8) Sell pets to none breeding pet homes and breeding prospects to knowledgeable, ethical, and experienced persons or are
willing to help educate and guide novices. They should at any time accept the return of any dog/bitch their breeding program
produces and they should always help when relocation is needed.
9) Do not engage in misleading or untrue advertising .Also, be very wary of breeders who have multiple dog breeds. It is not
uncommon to find people breeding more than one kind of dog, as often people keep 2 breeds but a breeder producing litters of
many different breeds is not going to be your best source, and probably should be suspected as a puppy-mill or disreputable
11) Do not sell, supply, donate or surrender any dog for which they are responsible to a pet shop, catalogue house, wholesale
dealer in dogs, Humane Society, or non-diseased dogs to a laboratory. They should have reasonable assurance that each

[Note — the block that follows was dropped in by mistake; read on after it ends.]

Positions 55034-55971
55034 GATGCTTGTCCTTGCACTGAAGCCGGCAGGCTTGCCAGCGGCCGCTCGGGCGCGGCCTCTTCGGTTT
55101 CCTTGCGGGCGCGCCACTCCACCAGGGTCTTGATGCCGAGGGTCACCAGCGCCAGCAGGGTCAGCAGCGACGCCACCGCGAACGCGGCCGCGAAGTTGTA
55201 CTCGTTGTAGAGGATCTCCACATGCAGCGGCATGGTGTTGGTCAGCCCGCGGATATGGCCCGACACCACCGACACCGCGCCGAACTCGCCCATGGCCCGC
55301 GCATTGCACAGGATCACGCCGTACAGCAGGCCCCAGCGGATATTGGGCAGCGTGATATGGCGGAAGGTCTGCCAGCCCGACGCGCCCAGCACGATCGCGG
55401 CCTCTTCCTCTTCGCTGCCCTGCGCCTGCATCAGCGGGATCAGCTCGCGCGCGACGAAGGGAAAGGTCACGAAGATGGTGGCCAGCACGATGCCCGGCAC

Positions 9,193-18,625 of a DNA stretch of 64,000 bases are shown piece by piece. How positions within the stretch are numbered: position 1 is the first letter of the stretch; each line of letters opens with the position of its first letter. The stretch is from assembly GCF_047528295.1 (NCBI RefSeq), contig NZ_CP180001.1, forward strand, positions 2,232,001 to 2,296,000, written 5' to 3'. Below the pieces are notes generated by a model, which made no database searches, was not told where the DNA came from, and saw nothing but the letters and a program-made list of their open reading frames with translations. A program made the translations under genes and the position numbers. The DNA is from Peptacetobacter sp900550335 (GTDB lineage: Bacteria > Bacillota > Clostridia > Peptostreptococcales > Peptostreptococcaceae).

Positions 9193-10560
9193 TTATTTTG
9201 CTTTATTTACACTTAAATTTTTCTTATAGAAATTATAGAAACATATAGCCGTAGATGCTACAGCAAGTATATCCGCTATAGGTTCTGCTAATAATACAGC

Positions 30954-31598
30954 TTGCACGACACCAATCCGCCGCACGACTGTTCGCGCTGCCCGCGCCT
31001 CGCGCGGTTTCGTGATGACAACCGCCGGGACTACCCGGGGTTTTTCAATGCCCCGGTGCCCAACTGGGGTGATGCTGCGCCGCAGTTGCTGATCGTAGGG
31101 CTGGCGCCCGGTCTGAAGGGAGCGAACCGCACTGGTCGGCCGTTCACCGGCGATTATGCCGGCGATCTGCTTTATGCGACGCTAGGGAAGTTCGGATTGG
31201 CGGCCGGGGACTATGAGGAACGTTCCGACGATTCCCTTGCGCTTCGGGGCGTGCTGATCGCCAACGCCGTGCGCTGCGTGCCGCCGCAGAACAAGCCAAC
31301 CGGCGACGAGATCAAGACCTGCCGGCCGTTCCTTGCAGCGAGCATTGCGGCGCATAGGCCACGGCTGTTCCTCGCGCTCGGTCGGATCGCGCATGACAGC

individual receiving a dog will provide a home with appropriate shelter, restraint, control and responsible care.
11) Encourage puppy buyers to be responsible owners and to go to puppy and obedience classes to help their puppies to
become better canine good citizens. The achievement of a Canine Good Citizen certificate should be encouraged.
12) Participate and/or cooperate in research studies into heritable defects affecting the Papillon or said breed.
13) A good breeder will always socialised their puppies? Ideally, the breeder will have raised the puppies in their house,
around the normal daily activities of a household so they are used to the noises and activity of humans.
someone who says "in the garage" or "in the kennels" can also have well socialized puppies, but you need to be more careful.
that they Have they spent enough time with the puppies? Socialisation is important in order to get a well-adjusted,
well-mannered dog. Puppies should have been exposed to people, other dogs, new situations, normal household sounds and
activities in order to learn. A puppy raised without this important social interaction can be shy, fearful, aggressive, or have other
problems as they get older. Dogs need to know how to play, how to handle new situations, how to relate to people.
ask some very strange questions regarding home life and current situations before letting you have one of their precious
2) They want to know that you are the best possible home for their baby, they want to know that you can train and take care of
evaluate them. You should Expect this. If it bothers you, you probably shouldn't have a dog.